Marketplace Morning Report
Start your day with an up-to-the-minute report on the world of business and finance with host David Brancaccio.
Airing on Tuesday, March 17, 2015: First up today, China's stock market is back up to pre-2008 levels, we take a look at what's fueling that bounce back and why it took so long. Then: New figures out today are expected to show an increase in housing starts. We look at the state of housing, what it means for the wider U.S. economy and whether pent-up demand for housing is about to spur this laggard sector. Finally, this St. Patrick's day means a lot of heavy drinking, which in turn increases chances of sexual assault. From Savannah, Georgia, we take a look at the way bars are implementing bystander training to keep their establishments safe.
Airing on Monday, March 16, 2015: The Fed meets Tuesday. We explain what inflation data and indicators the Fed will be looking at in its deliberating an interest rate increase. Plus, Canada is proposing tougher standards for rail tankers that carry oil, after the latest oil train derailments involved oil coming from the Alberta tar sands. The rules would require replacing just about all tankers currently in service. The U.S. is considering similar standards.
Airing on Friday, March 13, 2015: China is leading the charge to build a global lender that could someday rival the World Bank, now Britain is joining in, rankling the White House. We get an update from the Financial Times' George Parker. Then: The White House has been looking at problems with local law enforcement. Not only did the Justice Department issue its report on Ferguson, Missouri, but a presidential task force on 21st Century Policing issued a report in March. In addition to the social costs, police misconduct costs money. One watchdog group found that Chicago paid out more than half a billion dollars over a 10-year period. How does the tab get so high?
Airing on Thursday, March 12, 2015: The Federal Reserve just released the results of its second round of stress tests, and two European banks have failed. We chat with the BBC's Andrew Walker about what went wrong. Next up: Bankrate.com issues its survey on how Americans intend to use their tax refunds. Are Americans really as frugal and responsible as they claim to be? Finally, we get the latest dispatch the LearningCurve team at the SXSWedu conference in Austin.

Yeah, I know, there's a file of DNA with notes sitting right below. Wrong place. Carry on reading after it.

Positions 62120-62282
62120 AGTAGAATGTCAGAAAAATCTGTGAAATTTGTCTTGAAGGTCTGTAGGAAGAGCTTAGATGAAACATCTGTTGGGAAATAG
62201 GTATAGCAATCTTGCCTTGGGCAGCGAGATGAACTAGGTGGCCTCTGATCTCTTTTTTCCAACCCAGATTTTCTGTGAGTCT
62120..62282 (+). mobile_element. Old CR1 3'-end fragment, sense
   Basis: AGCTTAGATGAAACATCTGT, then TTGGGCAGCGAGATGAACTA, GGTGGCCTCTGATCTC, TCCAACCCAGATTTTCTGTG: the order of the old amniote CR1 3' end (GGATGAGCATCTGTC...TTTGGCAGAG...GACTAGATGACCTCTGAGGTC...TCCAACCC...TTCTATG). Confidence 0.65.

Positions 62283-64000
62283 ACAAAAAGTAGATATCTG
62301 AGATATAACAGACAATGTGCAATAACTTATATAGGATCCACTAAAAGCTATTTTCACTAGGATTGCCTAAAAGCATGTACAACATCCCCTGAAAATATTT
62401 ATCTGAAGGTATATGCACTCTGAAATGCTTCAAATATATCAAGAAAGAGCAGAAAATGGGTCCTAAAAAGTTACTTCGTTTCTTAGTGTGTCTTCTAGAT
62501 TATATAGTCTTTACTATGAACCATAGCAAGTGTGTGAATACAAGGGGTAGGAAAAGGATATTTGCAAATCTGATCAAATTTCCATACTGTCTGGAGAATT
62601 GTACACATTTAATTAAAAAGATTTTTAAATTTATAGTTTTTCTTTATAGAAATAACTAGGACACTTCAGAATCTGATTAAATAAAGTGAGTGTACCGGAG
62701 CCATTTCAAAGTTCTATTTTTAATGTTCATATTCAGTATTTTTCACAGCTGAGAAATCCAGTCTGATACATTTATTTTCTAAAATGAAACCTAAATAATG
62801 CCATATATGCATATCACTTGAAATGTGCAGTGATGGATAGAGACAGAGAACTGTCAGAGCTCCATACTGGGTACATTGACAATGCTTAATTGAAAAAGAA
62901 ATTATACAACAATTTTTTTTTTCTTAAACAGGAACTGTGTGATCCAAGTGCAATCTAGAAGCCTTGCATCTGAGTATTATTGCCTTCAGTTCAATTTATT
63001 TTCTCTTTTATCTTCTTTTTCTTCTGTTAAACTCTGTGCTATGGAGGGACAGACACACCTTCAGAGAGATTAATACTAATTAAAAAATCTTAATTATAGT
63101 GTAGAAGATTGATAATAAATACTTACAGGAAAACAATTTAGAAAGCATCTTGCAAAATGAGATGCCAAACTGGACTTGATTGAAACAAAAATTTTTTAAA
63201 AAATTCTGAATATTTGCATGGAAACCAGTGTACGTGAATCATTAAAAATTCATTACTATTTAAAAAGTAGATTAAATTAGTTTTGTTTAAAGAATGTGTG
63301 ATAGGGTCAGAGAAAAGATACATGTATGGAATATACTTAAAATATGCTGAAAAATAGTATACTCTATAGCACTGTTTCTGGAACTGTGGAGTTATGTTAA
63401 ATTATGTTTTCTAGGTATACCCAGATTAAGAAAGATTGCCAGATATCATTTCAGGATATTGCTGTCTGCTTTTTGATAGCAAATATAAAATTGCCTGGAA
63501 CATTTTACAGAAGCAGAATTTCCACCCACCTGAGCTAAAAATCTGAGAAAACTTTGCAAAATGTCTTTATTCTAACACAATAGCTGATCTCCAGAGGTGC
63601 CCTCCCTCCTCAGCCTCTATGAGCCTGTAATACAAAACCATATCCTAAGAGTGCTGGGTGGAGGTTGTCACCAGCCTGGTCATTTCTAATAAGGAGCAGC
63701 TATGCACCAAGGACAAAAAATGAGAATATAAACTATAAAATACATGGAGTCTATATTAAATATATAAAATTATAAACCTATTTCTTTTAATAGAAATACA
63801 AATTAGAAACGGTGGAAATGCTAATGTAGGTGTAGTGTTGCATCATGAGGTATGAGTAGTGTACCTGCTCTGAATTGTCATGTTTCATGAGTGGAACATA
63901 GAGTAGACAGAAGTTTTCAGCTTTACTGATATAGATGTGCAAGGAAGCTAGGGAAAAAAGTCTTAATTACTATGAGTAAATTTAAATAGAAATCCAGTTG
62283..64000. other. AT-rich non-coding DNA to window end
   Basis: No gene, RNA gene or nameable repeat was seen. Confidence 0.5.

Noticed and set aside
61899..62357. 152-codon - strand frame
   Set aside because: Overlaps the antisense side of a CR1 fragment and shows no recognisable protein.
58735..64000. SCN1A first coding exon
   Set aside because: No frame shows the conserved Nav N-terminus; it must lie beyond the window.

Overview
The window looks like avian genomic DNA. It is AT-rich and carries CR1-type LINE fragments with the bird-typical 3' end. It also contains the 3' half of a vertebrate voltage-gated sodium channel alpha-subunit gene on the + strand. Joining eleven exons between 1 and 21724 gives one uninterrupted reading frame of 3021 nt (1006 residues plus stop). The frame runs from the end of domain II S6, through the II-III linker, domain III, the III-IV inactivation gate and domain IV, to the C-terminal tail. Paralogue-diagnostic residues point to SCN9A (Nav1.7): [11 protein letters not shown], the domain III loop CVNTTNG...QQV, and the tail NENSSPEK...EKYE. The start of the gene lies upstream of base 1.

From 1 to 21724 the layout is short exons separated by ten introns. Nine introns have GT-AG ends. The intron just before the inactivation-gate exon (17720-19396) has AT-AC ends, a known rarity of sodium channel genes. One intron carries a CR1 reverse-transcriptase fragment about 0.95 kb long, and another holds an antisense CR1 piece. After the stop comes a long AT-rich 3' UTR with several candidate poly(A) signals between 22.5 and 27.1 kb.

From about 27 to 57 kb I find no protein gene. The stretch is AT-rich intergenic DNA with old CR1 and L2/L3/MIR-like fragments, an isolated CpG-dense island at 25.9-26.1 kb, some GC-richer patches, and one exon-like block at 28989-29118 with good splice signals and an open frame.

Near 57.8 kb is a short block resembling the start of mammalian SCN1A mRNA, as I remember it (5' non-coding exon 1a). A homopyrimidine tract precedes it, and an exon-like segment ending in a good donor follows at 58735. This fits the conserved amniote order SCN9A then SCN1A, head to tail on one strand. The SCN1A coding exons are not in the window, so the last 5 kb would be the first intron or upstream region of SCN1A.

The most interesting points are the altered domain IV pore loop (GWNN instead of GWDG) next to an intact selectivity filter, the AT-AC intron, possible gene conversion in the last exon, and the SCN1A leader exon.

First up: bankers scanning the results of the first round of the Federal Reserve's stress breathed a small sigh of relief last week. Thirty-one of the biggest U.S. banks were under the microscope, and all 31 passed. But it’s not over yet. Today the Fed announces part two of the annual stress test designed to see whether banks have enough capital to withstand another financial meltdown. Why is this such an important issue for banks and to what extent is it changing how the banking industry works? Then: The UK isn't hitting NATO's targets for defense spending, and now the government is reportedly looking into some "creative accounting" to meet targets. We look into it. Finally: We chat with Keith Ferrazzi over at Ferrazzi Greenlight about business relationships.
Airing on Tuesday, March 10, 2015: The rarified world of international banking is getting some new talent with news the longtime CEO of Credit Suisse is out. Although the management change was sudden it hardly comes out of nowhere, given the Swiss bank's struggles in recent years with new regulations that followed the 2008 financial collapse. More on that. Plus, when the housing market exploded, the fall out rained particularly hard on a handful of U.S. cities: Las Vegas, Phoenix, Atlanta. Yet in the last year, home prices across the country continued to edge up, leading to some optimism that even hard-hit cities were recovering. But if you visit the suburbs of Atlanta, you might find a tale of two recoveries.